Jordan Edwards identifies as a sexually fluid person, and has been living with HIV for many years. After battling the fear and stigma that came with his initial diagnosis, Edwards learned not only to empower himself but to help others. Now the center director of the Normal Anomaly Initiative in Houston, he works to raise awareness and end the stigmas around getting tests and treatment for HIV.
Help keep VICE News’ fearless reporting free for millions by making a one-time or ongoing contribution here. - vice.com/contribute
Subscribe to VICE News here: bit.ly/Subscribe-to-VICE-News
Check out VICE News for more: vicenews.com
Follow VICE News here:
More videos from the VICE network: www.fb.com/vicevideo
Not true that it's a gay man's disease.
And the reason why I want to say that is because anyone can contract HIV black women can white women can cisgender people non-binary people, trans.
People can contract HIV.
So the focus the marketing around just gay black.
Men is a disservice that's.
Why HIV is still the status that it is it's still a stigma around it that it is.
My name is Jordan.
Am the center director of the normal anomaly initiative and we're focused on serving the most marginalized Community, which are those in the intersections of black and queer.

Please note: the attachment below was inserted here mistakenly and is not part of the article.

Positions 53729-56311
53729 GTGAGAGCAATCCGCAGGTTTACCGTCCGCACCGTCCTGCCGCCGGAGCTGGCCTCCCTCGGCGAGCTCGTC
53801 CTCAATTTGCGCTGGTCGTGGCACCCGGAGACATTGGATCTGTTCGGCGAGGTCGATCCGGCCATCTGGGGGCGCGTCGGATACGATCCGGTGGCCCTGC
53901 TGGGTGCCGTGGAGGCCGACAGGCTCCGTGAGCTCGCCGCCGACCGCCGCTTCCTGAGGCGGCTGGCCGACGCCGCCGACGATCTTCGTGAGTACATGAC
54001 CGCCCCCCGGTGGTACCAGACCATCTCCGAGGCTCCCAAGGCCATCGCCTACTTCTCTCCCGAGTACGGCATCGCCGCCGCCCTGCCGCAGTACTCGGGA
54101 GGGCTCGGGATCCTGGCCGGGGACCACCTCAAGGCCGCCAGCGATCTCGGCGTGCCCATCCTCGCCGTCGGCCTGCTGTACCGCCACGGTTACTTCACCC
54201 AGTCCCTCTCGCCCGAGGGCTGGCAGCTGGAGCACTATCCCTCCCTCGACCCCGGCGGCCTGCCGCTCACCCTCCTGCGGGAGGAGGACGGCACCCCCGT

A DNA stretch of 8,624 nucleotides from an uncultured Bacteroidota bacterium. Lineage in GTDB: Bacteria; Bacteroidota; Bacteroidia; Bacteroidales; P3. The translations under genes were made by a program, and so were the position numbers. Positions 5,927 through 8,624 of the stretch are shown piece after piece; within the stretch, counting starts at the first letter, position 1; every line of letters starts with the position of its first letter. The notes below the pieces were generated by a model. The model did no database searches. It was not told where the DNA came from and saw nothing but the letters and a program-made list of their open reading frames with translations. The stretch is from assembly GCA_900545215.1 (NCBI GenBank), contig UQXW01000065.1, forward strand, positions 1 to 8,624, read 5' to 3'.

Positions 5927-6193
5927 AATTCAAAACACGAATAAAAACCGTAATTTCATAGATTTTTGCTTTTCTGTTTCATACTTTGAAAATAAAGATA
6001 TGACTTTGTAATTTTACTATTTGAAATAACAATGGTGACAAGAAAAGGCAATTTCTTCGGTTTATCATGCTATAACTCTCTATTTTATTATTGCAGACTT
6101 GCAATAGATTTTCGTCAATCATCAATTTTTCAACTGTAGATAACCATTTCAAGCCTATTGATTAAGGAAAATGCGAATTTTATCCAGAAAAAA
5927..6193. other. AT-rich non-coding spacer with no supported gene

What I do is I focus on our Direct Services.
So those are our employment services, transportation services and also's advocacy program that we have called Power, which is positive organizing wellness and resilience and that's for individuals who are living with HIV and it's led by someone who is HIV positive, which is myself as far as when I started having sex with men.
My mother one I like this answer, but I'm, having sex with men for a very long time.
Before she talked about conducts with me, I had been having sex with men.
So I was having sex with men and women at the time.
And then now I identify sexually fluids.
So I moved away and went to Virginia for a couple of years, um to get closer to my grandfather and my family up there and I met this guy.
So here we have the pictures from my Festival area.
And we also have our thrift store here.
So about thrift store.
This is our community corner where we have individuals who provide donations.
And then we take that and put that back into our Direct Services and I decided that you know what I want to, you know, explore this I want to uh, see what that's like let me actually date.
Let me actually try to have a relationship.
And in that process, that's the individual who the first guy tried to actually have a relationship with is that each individual who actually contracted HIV from.
We also have our lab area, which we were doing phlebotomy here in this chair.
And we have our items where people come in get their blood drawn.